Can A New Online Learning Platform Improve Employment For Those With Visual Impairment? — from edsurge.com by Daniel Mollenkamp

Excerpt:

A workplace technology report from the American Foundation for the Blind, published this month, notes that many people who are blind, have low vision or are deafblind say that they experience difficulties with accessibility for workplace training.

According to researchers from the foundation, the participants in the study described problems with online trainings that were incompatible with screen-reading software or visual adjustments like changing the font size, with quizzes that didn’t work with a keyboard and with educational images and videos that weren’t verbally described.

Many of the participants say they needed to get help from a manager or coworker to complete mandatory training, the report notes, causing delays and feelings of exclusion.

 

 

Lawsuit Addressing Failures to Provide Course Materials to College Students with Disabilities May Head to Supreme Court — from accessibility.com by Daphne Wester

Excerpt:

Students with vision disabilities found themselves unable to participate in coursework in the Los Angeles Community College district when, as a rule of practice, necessary course materials like textbooks and syllabi were not provided in Braille or audio formats. Students, along with disability rights organizations, subsequently filed suit against one of the largest community college districts in the country in 2017, and in 2019 the case was decided in favor of the plaintiffs.

 

What’s new on the WCAG 3.0 working draft? (December 2021) — from uxdesign.cc by Daniel Berryhill
AGWG just released a new Working Draft for WCAG 3.0. Let’s see what’s new.

Excerpt:

While the Accessibility Guidelines Working Group (AGWG) is still working on getting WCAG 2.2 finalized, they are also working on the upcoming WCAG 3.0 standards.

[On December 7th, 2021], they released a new Working Draft of WCAG 3.0. We’ll go over the changes made from the previous Working Draft that came out in June 2021.

 

28 Website Accessibility Terms to Know in 2022 — from blog.hubspot.com by Jamie Juviler

Excerpt:

No matter the type of website you run or the industry that you’re in, prioritizing web accessibility is key to your success.

To ensure your website meets today’s standards for web accessibility, you’ll first need to understand the terminology. Accessibility is a big, dense area with a lot of jargon, acronyms, and codes — enough to steer a new website owner away from the topic altogether.

That’s why we’ve put together this glossary of 28 essential web accessibility terms any website owners should be aware of. By knowing the language, you’ll find it much easier to adopt accessibility principles on your own site and better serve visitors with disabilities.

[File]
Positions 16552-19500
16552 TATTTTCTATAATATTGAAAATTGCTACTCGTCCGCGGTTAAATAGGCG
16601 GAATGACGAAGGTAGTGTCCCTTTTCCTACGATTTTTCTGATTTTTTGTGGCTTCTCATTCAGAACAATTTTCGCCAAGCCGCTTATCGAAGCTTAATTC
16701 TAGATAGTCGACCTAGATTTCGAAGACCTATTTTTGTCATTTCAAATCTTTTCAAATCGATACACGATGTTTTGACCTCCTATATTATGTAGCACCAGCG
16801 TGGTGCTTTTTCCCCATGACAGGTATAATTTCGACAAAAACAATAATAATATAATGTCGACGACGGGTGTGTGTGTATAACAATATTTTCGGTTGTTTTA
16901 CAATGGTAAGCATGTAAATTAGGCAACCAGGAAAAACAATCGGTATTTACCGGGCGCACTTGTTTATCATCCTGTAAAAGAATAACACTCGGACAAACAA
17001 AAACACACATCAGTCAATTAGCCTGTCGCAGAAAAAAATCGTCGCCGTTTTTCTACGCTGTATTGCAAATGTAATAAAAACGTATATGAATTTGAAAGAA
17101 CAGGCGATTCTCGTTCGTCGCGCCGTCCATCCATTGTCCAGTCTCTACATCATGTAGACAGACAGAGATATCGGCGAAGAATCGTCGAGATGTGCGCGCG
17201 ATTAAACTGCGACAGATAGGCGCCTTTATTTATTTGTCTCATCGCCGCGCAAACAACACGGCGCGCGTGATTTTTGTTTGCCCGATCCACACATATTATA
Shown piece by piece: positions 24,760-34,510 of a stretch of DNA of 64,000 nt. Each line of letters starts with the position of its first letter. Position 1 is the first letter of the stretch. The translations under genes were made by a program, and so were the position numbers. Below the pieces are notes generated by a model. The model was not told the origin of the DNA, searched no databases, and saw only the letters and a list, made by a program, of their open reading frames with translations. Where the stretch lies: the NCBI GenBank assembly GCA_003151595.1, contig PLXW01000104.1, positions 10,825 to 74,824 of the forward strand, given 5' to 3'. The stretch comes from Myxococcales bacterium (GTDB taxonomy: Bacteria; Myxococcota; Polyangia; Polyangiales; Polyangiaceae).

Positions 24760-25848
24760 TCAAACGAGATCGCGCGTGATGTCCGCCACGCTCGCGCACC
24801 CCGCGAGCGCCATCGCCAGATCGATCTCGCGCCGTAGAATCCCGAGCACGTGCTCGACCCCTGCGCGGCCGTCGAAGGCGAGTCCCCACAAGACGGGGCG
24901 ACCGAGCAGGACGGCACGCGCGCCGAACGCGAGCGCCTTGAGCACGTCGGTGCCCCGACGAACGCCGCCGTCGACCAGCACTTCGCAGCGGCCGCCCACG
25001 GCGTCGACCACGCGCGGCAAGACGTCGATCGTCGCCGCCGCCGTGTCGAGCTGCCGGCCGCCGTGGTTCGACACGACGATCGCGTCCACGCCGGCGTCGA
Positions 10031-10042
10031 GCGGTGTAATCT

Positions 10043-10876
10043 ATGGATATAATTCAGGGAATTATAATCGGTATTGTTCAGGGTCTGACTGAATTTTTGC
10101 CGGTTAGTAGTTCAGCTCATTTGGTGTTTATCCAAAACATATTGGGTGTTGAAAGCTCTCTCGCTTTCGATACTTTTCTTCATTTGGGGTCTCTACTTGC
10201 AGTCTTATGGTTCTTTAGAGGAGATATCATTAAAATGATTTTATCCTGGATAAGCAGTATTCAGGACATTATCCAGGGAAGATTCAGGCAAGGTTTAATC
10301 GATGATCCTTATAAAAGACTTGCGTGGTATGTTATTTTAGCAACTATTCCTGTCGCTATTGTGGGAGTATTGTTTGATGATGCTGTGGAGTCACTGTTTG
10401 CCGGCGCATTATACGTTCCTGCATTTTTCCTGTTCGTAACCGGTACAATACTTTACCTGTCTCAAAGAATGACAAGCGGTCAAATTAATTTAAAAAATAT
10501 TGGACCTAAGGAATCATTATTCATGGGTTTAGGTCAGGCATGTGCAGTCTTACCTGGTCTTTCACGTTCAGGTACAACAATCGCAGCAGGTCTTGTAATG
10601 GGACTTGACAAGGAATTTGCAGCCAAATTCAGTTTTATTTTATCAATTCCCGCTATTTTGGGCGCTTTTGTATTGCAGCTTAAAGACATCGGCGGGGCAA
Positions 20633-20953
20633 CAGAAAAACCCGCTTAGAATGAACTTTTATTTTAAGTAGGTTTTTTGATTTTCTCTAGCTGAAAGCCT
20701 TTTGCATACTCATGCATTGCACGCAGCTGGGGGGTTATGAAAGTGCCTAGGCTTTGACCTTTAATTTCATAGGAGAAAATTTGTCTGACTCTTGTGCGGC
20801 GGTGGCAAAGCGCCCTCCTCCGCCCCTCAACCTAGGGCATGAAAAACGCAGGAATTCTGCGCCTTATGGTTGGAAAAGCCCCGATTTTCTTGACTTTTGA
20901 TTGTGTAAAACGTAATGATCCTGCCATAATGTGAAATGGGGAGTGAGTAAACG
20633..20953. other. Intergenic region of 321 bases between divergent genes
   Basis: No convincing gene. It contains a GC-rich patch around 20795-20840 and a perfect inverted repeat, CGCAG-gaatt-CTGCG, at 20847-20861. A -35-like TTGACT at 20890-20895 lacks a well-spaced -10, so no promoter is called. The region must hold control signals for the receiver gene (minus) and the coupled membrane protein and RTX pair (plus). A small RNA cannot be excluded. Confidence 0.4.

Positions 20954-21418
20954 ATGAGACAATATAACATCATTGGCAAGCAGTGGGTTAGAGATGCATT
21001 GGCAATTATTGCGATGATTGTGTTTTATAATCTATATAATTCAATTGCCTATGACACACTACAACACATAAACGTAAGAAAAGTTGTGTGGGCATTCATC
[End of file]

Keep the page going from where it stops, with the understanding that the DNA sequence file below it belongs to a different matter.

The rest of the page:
Addendum on 12/31/21:

Accessibility awareness is on the rise, but is it turning into action? — from techcrunch.com by Joe Devon

Excerpts:

Harris Poll reveals that more than half of American adults increased their online activities because of the pandemic. That number grows to 60% for people with disabilities.

The increase in online activities does not mean that everyone is able to achieve their goals. So, what kind of impact is the crisis having on accessibility? Are organizations finally getting the message on the importance of accessibility?

With that, here are the key results from the Alexa top 100 website testing:

    • Out of the websites tested, 62% were accessible to screen readers, up from 40% in 2020.
    • Every single page passed for having the valid document “lang” attribute.
    • Only 11% of websites tested had errors in input field labels.
    • The most common error was the use of ARIA (Accessible Rich Internet Applications specification)
    • The second most common error was color contrast.

From DSC:
That last article linked to:

 

Guide to Trade School For People with Disabilities — from primeweld.com, with thanks to Sarah Breckon for this resource.

Per Sarah:

The guide includes advice on what people with disabilities should look for in a trade school, common challenges they may face, where to find additional resources, as well as career options in the trades available to people depending on their disability.

Excerpt:

Professionally successful people living with a disability sometimes credit their impairment for boosting their career prospects, because it taught them perseverance and commitment. Others believe that their physical or cognitive differences in certain areas have led them to develop stronger abilities in others.

Choosing a trade school is an opportunity to assess one’s traits and capabilities, and find the right career for applying them.

Jump to a section:

 

Quality Matters > Higher Education News > December 2021